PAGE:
A destroyed roll of 120mm for a Diana F+ camera in South Korea.
Let yourself be silently drawn to the strange pull of what you really love. It will not lead you astray.

– Rumi
I’ve been anything but quiet about my love for photography. It’s no secret I enjoy taking photos, documenting life through a lens.

Since college I’ve dipped into graphic design, writing, video editing, and other various creative mediums. But, nothing quite compares to photography’s tug on my heart.

Recently, I decided to focus on using photography as my main form of artistic expression, and possibly only source of income in the future. I plan to invest in more equipment and training, while slowly loosening the grip I’ve kept on other aforementioned pursuits.

Instagram, a free photo-sharing program, heavily influenced my decision. With the application I’m able to make art out of what’s in front of me at any moment.

Even more addicting is seeing what everyone else is doing at the same time. While I take a photo of a temple in Korea, a friend of mine in North Dakota might share an image of her children playing, and both of us could potentially see what flavor of ice cream someone in Singapore decides to try.

Photography provides opportunities for people to remember, to relate, and to react. It seamlessly combines past, present and future in an instant. That’s powerful.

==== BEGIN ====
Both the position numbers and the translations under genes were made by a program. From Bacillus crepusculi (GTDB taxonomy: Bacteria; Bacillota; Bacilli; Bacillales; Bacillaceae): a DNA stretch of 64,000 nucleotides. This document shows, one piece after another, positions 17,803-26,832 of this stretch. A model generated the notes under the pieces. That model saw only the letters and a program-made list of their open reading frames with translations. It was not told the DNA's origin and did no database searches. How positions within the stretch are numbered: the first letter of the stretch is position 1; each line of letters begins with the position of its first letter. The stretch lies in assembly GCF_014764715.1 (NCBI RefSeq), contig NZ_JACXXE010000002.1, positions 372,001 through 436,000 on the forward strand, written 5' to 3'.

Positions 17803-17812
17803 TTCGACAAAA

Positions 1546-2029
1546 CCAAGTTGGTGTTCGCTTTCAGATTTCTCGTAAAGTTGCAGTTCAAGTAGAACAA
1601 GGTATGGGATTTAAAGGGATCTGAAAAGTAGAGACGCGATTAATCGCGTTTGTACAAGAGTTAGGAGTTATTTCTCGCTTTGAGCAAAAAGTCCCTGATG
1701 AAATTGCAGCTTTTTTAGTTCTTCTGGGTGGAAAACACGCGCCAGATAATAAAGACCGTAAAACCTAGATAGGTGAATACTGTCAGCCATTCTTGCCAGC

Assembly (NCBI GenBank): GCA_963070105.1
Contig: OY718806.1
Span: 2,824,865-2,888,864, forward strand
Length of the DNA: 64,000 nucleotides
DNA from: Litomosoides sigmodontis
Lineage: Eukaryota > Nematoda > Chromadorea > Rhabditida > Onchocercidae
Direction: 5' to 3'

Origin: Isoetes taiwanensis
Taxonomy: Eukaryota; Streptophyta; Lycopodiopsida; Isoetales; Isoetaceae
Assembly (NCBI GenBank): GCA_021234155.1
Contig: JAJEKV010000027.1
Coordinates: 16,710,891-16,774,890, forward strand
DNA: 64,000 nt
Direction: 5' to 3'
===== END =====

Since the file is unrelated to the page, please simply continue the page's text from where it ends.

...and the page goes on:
I’ve used a Nikon Digital SLR for many years, and I’ve been fortunate enough to document major life events like beauty pageants and weddings along the way. It has been a loyal companion, next to Adobe Photoshop, and I’m thankful for how technology has made it (almost) possible to capture and/or create perfection.

Following the latest trend; however, I dove back into film photography a few weeks ago. What I love about using film is the anticipation of waiting to see whether my shots turn out or not. I’ve had to relearn how to do everything; the last analog camera I used was over seven years ago.
Lomography is a global community whose strong passion is creative and experimental analogue film photography.
Shooting with a vintage Diana F+ camera has been both rewarding and challenging. I have to rely on the knowledge of composition I’ve acquired over the past several years, while at the same time, let go, close my eyes, and just snap like I’ve learned to do with Instagram.

“Don’t think – Just shoot!”

That’s what it says on the back of a roll of 120mm film. I know this because I destroyed the first roll of film I tried loading into the Diana F+ camera. Success comes from failed attempts, right? Perhaps it was meant to be. Maybe I needed a reminder to ‘just shoot’. I hope to remember this simple, short bit of advice as I allow myself to be quietly pulled closer to what I’m passionate about. Keep it mind as well, no matter what method you use to creatively document and/or express your life.

People walking around a street in Hongdae, Seoul, South Korea.
People walking around a street in Hongdae. Photo taken with 120mm film using a Diana F+ camera.

A dirty staircase and graffiti in Hongdae, Seoul, South Korea.
A dirty staircase and graffiti in Hongdae, Seoul. Photo taken with 120mm film using a Diana F+ camera.

Power lines in Hongdae, Seoul, South Korea.
Power lines in Hongdae, Seoul, Korea. March, 2012. Photo taken with 120mm film using a Diana F+ camera.